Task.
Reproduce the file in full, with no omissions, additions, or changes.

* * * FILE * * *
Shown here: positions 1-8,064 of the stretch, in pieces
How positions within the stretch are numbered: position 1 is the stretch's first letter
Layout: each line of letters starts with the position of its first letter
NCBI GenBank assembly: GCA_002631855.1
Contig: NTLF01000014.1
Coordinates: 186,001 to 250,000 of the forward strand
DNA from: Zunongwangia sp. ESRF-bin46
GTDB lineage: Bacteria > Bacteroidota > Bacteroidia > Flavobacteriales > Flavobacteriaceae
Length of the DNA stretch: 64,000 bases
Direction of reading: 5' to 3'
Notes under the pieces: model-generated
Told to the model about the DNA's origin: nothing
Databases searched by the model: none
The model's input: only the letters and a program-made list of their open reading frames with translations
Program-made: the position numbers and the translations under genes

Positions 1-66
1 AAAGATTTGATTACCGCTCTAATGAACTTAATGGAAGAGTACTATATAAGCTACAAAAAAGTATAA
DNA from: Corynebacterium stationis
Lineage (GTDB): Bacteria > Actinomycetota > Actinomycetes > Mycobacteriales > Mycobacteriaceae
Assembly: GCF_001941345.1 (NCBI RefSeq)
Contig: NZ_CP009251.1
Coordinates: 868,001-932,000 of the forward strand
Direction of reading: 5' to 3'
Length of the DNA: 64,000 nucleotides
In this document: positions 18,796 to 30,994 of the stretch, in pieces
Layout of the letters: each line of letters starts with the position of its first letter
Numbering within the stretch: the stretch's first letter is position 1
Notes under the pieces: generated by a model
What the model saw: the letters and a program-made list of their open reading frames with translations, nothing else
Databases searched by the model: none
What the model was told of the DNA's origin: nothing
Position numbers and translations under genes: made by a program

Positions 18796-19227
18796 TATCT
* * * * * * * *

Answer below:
Shown here: positions 1-8,064 of the stretch, in pieces
How positions within the stretch are numbered: position 1 is the stretch's first letter
Layout: each line of letters starts with the position of its first letter
NCBI GenBank assembly: GCA_002631855.1
Contig: NTLF01000014.1
Coordinates: 186,001 to 250,000 of the forward strand
DNA from: Zunongwangia sp. ESRF-bin46
GTDB lineage: Bacteria > Bacteroidota > Bacteroidia > Flavobacteriales > Flavobacteriaceae
Length of the DNA stretch: 64,000 bases
Direction of reading: 5' to 3'
Notes under the pieces: model-generated
Told to the model about the DNA's origin: nothing
Databases searched by the model: none
The model's input: only the letters and a program-made list of their open reading frames with translations
Program-made: the position numbers and the translations under genes

Positions 1-66
1 AAAGATTTGATTACCGCTCTAATGAACTTAATGGAAGAGTACTATATAAGCTACAAAAAAGTATAA
DNA from: Corynebacterium stationis
Lineage (GTDB): Bacteria > Actinomycetota > Actinomycetes > Mycobacteriales > Mycobacteriaceae
Assembly: GCF_001941345.1 (NCBI RefSeq)
Contig: NZ_CP009251.1
Coordinates: 868,001-932,000 of the forward strand
Direction of reading: 5' to 3'
Length of the DNA: 64,000 nucleotides
In this document: positions 18,796 to 30,994 of the stretch, in pieces
Layout of the letters: each line of letters starts with the position of its first letter
Numbering within the stretch: the stretch's first letter is position 1
Notes under the pieces: generated by a model
What the model saw: the letters and a program-made list of their open reading frames with translations, nothing else
Databases searched by the model: none
What the model was told of the DNA's origin: nothing
Position numbers and translations under genes: made by a program

Positions 18796-19227
18796 TATCT